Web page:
– Justin Greenberg made an incredibly selfless play on the PK in the first period, throwing his body at the puck near his defensive blue line to get the puck down the ice when Miami really needed a clear. Greenberg’s play hasn’t been mentioned above, but holy cow, talk about a candidate for most-improved player at this season’s awards banquet.
– Another player not mentioned to this point: Alex Gacek. It’s mind blowing that someone his size is able to lay out players twice his size, which he did multiple times on Friday. Yet another senior that is playing some of his best hockey in his final stretch run.
– It was Week 3 in GoalieGate for the RedHawks. Freshman Evan McCarthy was again the backup, as senior Ryan McKay was scratched. The reason for his suspension, or whatever we’re calling it, has been discussed ad nauseum, and BoB has no idea what the aftermath has been between McKay and the coaching staff, but here’s hoping it ends soon. McKay has been an exemplary player for 3½ years, and it’s tough to see this happen to a senior during his final stretch run. That said, even when McKay is reinstated, Jay Williams has been a wall in his absence, posting a .947 save percentage, so it may be tough for him to get into games with an .867 mark since the North Dakota series.
– As far as who outplayed whom between Denver and Miami, the first period was pretty even. MU generated a scoring chance in the opening seconds, but there were few of those in the opening stanza and both teams buried theirs. The RedHawks dominated the second period, and Denver was very strong in the final stanza, although Miami played well also. Very well-played game, the type we’ll likely see more of in the second half of the NCHC season.
– Well, the students were back for the first time since, well, before Thanksgiving, and it seemed to be an enthusiastic crowd. But the attendance for this game was still south of 3,000, which was disappointing, especially considering the magnitude and quality of this game.
And unfortunately for some fans that meant the return to non-rock for the entire game and not just the first and third periods plus most of the second. Apparently there was no reason to stop at bringing back four-decades-old Village Idiots steamer YMCA and band favorite from the same Musak era Sweet Caroline – a pro-Boston fossil, which…hey wait…doesn’t Miami dislike Boston after all of those BC and BU losses in the NCAAs? Fortunately we also added in 1950s great “Shout” to its almost exclusively dance club repertoire, as opposed to the rock selections every other rink in North America touts. Hey, let’s not stop there: Let’s break out some Irving Berlin and then work ourselves back to Beethoven and eventually the Baroque era for some Bach and Vivaldi. Worth repeating: Having been to hockey games in over a dozen states and now six Canadian provinces, beautiful Cady Arena has easily the worst music selections of any rink I’ve ever attended. Not even close.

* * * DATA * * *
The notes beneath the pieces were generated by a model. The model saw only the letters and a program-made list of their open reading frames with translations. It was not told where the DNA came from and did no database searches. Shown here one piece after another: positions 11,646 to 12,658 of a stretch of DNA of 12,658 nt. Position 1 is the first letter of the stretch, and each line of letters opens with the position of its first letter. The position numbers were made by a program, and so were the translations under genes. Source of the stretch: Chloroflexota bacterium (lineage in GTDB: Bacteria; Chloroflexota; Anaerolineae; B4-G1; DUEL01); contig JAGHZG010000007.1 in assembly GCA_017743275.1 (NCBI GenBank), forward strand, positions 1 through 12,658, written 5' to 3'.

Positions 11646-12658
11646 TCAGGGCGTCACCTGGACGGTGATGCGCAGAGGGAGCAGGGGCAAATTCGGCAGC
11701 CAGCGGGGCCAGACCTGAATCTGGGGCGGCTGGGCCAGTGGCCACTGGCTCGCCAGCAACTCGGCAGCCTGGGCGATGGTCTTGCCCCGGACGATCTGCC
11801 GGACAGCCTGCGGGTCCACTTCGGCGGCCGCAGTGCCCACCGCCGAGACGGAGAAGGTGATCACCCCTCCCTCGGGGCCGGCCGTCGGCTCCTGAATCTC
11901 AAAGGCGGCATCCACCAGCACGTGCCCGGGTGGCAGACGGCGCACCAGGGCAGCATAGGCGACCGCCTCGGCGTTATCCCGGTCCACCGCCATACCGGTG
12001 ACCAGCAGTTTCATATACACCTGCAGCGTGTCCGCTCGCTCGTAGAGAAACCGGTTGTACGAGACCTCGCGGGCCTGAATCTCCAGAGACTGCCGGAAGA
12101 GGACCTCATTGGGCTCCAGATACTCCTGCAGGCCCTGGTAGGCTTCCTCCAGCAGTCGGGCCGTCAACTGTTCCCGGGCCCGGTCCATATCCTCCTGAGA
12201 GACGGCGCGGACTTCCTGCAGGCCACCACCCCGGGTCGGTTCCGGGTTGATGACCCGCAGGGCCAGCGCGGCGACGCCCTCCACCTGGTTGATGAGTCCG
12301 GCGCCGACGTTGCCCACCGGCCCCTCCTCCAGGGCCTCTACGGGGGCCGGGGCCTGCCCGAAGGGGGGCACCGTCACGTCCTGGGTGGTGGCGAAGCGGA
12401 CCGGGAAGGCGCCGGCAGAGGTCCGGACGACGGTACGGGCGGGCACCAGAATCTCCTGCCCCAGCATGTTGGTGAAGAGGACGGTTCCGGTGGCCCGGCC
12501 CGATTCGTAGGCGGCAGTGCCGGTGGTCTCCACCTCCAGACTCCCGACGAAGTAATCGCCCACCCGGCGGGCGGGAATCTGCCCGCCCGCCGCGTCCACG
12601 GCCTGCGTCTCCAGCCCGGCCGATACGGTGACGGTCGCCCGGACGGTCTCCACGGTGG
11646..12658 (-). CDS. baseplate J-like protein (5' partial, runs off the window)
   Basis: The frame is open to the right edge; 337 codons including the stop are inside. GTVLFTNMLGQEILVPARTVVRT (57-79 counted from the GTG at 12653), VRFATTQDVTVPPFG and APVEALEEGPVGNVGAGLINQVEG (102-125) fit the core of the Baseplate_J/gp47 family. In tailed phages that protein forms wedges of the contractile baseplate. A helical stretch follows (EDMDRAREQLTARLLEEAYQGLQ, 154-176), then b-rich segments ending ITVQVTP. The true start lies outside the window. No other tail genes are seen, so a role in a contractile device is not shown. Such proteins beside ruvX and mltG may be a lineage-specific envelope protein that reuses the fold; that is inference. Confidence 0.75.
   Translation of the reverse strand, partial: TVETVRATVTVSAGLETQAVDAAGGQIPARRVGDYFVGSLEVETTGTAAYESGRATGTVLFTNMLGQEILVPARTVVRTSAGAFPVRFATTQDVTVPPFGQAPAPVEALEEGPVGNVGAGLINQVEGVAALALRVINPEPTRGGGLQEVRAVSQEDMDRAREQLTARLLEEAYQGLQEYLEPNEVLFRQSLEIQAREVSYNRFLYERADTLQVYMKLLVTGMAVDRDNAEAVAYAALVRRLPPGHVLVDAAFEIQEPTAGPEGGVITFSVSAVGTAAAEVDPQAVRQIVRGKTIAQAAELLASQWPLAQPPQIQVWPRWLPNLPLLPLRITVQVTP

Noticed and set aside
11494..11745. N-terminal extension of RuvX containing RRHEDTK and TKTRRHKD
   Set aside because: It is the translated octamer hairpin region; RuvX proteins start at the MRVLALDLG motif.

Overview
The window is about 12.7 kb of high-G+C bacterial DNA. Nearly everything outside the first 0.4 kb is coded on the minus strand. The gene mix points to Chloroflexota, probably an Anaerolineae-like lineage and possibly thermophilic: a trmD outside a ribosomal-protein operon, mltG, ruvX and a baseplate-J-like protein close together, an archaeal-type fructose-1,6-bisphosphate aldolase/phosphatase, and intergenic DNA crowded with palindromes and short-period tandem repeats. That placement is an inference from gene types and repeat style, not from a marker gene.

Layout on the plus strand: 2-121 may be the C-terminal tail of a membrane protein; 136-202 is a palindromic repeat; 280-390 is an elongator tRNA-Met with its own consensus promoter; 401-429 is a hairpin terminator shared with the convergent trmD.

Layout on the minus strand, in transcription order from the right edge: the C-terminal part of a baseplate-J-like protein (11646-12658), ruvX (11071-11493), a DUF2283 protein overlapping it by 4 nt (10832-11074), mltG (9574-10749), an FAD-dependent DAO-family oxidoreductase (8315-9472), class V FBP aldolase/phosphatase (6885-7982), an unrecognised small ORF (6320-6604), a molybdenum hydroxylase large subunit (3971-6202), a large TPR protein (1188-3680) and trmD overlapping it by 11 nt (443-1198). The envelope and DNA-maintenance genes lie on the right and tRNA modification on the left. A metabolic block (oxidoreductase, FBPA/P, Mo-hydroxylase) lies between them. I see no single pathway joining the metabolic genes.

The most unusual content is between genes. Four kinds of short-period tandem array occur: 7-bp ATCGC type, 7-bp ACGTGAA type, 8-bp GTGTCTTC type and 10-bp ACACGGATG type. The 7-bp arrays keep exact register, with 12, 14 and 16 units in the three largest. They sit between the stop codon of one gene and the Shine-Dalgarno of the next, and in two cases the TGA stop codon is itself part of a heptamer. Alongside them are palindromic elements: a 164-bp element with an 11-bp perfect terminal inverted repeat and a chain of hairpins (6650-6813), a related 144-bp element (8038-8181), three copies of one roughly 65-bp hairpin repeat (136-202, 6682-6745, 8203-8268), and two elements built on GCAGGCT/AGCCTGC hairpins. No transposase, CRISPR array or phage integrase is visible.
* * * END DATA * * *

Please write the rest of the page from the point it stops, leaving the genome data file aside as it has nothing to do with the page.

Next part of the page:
– Sean Kuraly took two minors on the same shift at the end of the second period. The first one could’ve been debated. The second one for charging was un-captain-like. He has played so much better in recent weeks but he can’t let his emotions get the better of him.
– Were Taylor Richart’s eight blocks mentioned above? They were, but let’s mention them again.
FORWARDS: A-. Two goals plus the empty netter, but still a great effort against a hot team with two solid goalies. Lots of standouts in this one: Morris for one, but also Roslovic, Louis, Greenberg – liked Zach LaValle in this one too as he continues to gain confidence.
DEFENSEMEN: B. Denver is a bit of a one-line team, and this corps was pretty good for the most part. Grant Hutton did turn the puck over for the Pioneers’ first goal, but he came back and played well after that. Amazing to see how much better Scott Dornbrock has gotten from Game 1 to Game 24. Richart had eight blocks. In case that wasn’t mentioned above.
GOALTENDING: A. To say Williams stole this game might be an overstatement, but Miami certainly doesn’t win without his effort. He looked a little vulnerable early, which is not uncommon with Williams, but he was a rock the final 40 minutes. A great pass and backhand resulted in Denver’s lone goal, and Williams made two unbelievable saves in the third period to preserve the 2-1 lead. Williams has allowed just six goals in his four-game winning streak and has a goals-against average of 1.33 since taking over in net.
LINEUP CHANGES: None. As mentioned previously, Coach Enrico Blasi typically likes to stick with a starting 18 by this point in the season, and it looks like this is the group. Hard to blame him, as it would be difficult to pick a weak link, but it’s always tough to see quality players sit in the stands, like Colin Sullivan and Devin Loe. The goaltending situation has been discussed at length, and it’s unclear if/when McKay will be re-instated.
Miami broke out with seven goals on Saturday, and its scorers had a combined nine markers this season entering that game.
While it’s obviously insane to expect that kind of offense from second-, third- and fourth-line forwards on a regular basis, the RedHawks – at least for one night in a 7-3 win vs. Nebraska-Omaha at Baxter Arena – appeared to be over the forcefield-across-the-threshold-of-the-net blues that plagued them for many of their first 22 contests.